Title

Under-Estimating and Over-Estimating Litigation: How Activist Plaintiffs may Advance their Causes as They Lose their Cases

Document Type

Book Chapter

Publication Date

2012

Publication Title

New Directions in Judicial Politics

Department

Politics and Government

Abstract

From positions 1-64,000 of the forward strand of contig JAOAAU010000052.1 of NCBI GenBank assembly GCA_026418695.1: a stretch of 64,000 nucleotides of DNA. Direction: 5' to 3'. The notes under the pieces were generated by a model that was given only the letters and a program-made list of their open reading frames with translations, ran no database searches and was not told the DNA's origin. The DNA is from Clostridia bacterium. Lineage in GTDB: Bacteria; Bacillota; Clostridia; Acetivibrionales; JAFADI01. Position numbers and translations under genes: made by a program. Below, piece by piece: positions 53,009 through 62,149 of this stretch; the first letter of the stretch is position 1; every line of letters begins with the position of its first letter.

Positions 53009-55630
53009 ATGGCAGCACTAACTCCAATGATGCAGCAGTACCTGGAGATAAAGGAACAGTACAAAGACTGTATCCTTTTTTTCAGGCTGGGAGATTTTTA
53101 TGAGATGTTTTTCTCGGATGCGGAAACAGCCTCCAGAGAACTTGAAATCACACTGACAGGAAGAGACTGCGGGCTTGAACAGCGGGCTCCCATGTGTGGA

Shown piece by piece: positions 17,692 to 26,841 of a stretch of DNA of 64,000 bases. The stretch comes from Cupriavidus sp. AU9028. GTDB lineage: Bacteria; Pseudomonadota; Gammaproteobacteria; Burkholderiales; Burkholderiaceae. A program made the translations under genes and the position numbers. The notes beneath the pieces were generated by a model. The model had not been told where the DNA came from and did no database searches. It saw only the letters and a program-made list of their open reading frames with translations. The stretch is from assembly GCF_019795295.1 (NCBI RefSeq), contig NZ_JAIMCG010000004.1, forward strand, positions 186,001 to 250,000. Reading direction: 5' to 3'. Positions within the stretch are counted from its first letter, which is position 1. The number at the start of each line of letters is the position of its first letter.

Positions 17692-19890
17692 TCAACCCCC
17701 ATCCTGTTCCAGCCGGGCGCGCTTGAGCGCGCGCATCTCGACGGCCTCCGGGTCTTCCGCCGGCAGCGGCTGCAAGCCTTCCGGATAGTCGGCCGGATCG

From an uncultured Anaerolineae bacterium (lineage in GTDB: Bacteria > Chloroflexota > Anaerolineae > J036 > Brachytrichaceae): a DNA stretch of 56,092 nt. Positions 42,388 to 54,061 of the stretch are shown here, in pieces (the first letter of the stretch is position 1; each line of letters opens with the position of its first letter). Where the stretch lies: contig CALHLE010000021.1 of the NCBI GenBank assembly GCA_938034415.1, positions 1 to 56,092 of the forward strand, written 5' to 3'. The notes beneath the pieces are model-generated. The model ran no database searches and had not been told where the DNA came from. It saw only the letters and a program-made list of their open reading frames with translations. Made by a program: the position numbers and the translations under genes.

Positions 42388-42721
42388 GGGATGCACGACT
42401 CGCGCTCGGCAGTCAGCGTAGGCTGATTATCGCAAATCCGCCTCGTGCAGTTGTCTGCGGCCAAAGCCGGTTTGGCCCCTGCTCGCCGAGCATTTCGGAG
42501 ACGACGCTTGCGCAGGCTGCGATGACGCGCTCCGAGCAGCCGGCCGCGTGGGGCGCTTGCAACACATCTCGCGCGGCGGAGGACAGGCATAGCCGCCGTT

"This book presents an extraordinary collection of research on the courts. The quality and importance of the scholarship included in the book and the effectiveness with which the authors communicate their work make New Directions in Judicial Politics a valuable resource for both students and scholars." -Lawrence Baum, Ohio State University "Filled with an impressive range of original social science research on the judicial process, this book will provide students of judicial politics with insights from the field's leading scholars." -Susan Haire, University of Georgia "In this latest volume, Kevin McGuire has organized a terrific selection of essays that collectively paint a fascinating portrait of American courts in contemporary society. The contributing authors, who represent a perfect blend of accomplished senior scholars and the brightest up-and-coming stars, use rigorous empirics to take us significantly beyond the simple understandings of the past to the complex realities of the judicial process in American politics. Many of these works challenge the conventional wisdom and address some of the most important controversies of the day. This fascinating collection represents the very best of modern judicial politics scholarship and is a must-read for any student of American politics." -Melinda Gann Hall, Michigan State University "This is a highly accessible collection of cutting edge scholarship on judicial politics. It is likely to both challenge and intrigue students." -Banks Miller, The University of Texas at Dallas "What a terrific volume Kevin McGuire has put together. Covering the major areas of Judicial Politics, McGuire has obtained the services of the best of the middle generation of judicial scholars, i.e., those experienced enough to know what matters but young enough to still be on the cutting edge of theory and methods." -Jeffrey Segal, Stony Brook University "New Directions in Judicial Politics showcases work from leading scholars of law and courts. The breadth of substantive coverage and the careful approach to research design evident in each chapter make this volume not only a fine summary of the state of American judicial politics, but a useful teaching tool at the graduate and undergraduate levels." -Jeffrey Staton, Emory University